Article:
Feb. 28 - A group of armed men in military uniform takes control of two airports in the Crimean region, a move Ukraine's government calls an invasion. Sarah Toms reports.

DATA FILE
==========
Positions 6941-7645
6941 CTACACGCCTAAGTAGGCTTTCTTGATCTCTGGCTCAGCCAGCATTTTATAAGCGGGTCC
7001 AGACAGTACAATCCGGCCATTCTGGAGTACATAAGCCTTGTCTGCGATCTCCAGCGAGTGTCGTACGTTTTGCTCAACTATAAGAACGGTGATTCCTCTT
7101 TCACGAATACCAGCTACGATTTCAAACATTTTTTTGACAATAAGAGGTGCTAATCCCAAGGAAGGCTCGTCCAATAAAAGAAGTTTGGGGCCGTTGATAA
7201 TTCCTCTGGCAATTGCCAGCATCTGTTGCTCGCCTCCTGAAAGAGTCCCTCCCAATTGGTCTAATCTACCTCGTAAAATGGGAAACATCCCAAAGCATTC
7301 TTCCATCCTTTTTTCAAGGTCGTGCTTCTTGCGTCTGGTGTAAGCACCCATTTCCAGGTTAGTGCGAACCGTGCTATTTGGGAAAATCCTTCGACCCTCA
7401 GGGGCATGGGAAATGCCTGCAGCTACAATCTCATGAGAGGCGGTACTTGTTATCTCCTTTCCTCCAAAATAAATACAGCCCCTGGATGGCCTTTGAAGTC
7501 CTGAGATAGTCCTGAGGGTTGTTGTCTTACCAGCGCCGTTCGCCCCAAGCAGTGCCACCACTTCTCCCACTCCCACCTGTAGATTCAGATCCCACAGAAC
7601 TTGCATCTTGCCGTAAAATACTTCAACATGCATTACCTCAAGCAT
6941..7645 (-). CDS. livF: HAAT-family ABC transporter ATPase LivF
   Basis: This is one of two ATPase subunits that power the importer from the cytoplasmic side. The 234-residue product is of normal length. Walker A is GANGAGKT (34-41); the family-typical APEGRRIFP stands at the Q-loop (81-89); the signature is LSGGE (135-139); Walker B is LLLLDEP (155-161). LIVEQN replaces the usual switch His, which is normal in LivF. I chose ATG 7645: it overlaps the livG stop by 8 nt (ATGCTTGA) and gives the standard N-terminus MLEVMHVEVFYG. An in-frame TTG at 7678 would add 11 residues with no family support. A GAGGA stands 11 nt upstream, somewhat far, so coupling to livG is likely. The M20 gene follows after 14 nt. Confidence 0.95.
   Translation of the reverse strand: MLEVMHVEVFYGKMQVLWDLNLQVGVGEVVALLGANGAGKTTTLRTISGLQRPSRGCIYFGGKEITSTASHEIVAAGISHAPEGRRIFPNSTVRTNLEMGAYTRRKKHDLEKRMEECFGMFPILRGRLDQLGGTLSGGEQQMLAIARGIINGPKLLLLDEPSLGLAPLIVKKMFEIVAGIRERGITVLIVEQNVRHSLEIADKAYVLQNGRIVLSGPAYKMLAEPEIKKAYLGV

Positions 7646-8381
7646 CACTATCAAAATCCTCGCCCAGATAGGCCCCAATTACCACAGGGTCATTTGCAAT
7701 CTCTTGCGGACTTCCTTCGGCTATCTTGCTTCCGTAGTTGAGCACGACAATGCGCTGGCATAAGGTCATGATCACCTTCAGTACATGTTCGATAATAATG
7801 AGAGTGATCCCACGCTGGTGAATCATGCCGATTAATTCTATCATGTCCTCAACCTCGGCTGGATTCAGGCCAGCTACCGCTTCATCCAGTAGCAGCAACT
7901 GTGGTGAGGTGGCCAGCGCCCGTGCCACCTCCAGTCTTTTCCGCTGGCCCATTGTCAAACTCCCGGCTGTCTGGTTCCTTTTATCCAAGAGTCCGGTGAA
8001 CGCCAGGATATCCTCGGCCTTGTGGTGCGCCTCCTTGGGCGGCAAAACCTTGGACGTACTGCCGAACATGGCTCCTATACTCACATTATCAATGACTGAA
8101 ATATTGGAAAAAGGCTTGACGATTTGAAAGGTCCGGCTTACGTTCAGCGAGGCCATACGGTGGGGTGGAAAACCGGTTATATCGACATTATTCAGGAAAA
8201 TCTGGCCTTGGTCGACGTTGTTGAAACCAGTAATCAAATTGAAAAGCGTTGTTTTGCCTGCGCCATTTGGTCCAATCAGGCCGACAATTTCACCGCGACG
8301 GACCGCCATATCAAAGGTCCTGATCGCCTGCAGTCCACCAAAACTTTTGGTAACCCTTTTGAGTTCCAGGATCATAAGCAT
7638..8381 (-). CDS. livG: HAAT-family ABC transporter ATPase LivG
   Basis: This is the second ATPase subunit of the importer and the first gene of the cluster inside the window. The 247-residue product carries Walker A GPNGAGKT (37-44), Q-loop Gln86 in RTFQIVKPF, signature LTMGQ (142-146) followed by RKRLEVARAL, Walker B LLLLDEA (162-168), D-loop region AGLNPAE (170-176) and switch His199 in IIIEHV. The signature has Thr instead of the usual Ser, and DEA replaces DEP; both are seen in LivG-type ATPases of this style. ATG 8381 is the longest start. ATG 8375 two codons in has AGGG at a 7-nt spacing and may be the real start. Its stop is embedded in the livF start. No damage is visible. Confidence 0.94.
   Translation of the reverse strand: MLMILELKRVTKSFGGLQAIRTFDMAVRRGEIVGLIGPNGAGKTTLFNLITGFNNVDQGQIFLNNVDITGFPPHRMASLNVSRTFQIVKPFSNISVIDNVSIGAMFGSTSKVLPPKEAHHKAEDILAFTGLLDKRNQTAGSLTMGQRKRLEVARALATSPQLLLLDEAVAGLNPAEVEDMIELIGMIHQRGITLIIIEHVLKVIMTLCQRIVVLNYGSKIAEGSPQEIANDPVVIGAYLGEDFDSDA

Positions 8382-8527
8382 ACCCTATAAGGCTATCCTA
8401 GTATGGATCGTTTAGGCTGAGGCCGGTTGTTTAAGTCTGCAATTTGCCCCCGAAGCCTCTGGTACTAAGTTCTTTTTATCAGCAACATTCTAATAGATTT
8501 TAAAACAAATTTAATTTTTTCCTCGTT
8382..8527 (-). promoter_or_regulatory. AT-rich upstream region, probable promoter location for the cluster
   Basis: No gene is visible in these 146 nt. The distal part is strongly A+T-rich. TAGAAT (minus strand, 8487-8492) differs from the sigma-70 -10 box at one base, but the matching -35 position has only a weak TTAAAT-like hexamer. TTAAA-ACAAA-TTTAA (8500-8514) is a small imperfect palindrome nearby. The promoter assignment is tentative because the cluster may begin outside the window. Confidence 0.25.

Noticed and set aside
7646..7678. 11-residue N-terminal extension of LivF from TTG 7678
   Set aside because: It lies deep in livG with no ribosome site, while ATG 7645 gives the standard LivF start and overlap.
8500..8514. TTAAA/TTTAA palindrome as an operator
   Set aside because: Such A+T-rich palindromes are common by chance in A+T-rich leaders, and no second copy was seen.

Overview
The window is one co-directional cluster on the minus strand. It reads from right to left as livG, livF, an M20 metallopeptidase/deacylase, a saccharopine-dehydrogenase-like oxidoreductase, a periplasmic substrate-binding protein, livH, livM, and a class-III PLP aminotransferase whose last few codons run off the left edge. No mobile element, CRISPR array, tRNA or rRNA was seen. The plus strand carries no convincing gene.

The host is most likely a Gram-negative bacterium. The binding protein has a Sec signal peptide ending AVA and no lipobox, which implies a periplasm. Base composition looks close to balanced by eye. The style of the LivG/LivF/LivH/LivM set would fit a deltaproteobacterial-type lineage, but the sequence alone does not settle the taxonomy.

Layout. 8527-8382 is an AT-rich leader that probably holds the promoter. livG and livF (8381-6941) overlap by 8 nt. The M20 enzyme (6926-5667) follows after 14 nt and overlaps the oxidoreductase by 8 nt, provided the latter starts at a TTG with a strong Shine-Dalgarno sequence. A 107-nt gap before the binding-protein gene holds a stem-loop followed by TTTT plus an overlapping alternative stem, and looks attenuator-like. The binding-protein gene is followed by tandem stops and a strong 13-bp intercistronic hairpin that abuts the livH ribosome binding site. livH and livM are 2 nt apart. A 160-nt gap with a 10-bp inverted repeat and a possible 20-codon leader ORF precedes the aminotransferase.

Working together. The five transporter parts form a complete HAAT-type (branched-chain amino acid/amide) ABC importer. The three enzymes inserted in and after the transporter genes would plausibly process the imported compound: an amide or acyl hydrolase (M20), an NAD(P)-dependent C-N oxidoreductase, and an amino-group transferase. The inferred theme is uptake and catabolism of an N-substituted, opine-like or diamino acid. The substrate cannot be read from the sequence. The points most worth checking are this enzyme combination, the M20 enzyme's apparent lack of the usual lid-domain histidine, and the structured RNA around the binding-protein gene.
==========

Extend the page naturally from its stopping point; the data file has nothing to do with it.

In the early hours of Friday morning, they arrived and took control of two airports in the Ukrainian region of Crimea. Here at Simferopol aiport the men carrying assault rifles and machine guns can be seen patrolling the airport grounds. They are move freely in the control tower but appear to be allowing the airport to operate as normal. This Simferopol resident says the armed men have not entered the passenger terminal. (SOUNDBITE) (Russian) SIMFEROPOL RESIDENT, OLEG, SAYING: "I am very worried, but what can I do at the moment? I don't know who they are, I don't know what it's about. My family is staying here, but I think that everything will be all right, I believe in the better." This man is called Vladimir. He says he's a volunteer helping the "People's MIlitia of Crimea". (SOUNDBITE) (Russian) REPRESENTATIVE OF GROUP CALLED PEOPLE'S MILITIA OF CRIMEA, VLADIMIR, SAYING: "We are here to ensure general order. We don't want radicals coming on planes from Kiev, from UNA-UNSO, people from Ukraine to come here and make trouble." (SOUNDBITE) (Russian) REPRESENTATIVE OF GROUP CALLED PEOPLE'S MILITIA OF CRIMEA, VLADIMIR, SAYING: "It was our initiative in order to stop the fire from spreading into Crimea. That's why we don't want radicalism to come here, we don't want fascism in Crimea, we want peace here." But Ukraine's interior minister says its an invasion and occupation by Russian forces. The Ukrainian government also says that Russian naval forces have also taken over a military airport near Sevastopol. Russia has repeatedly declared it will defend the interests of its citizens in Ukraine, but says it would not intervene by force. Relations between the two countries have been strained since the Ukrainian President Viktor Yanokovich was ousted this month. Yanokovich a stalwart supporter of Russia is now on the run and wanted for mass murder. These tensions are particularly evident in Crimea, Ukraine's only Russian-majority region, and the last bastion of opposition to Ukraine's new leadership.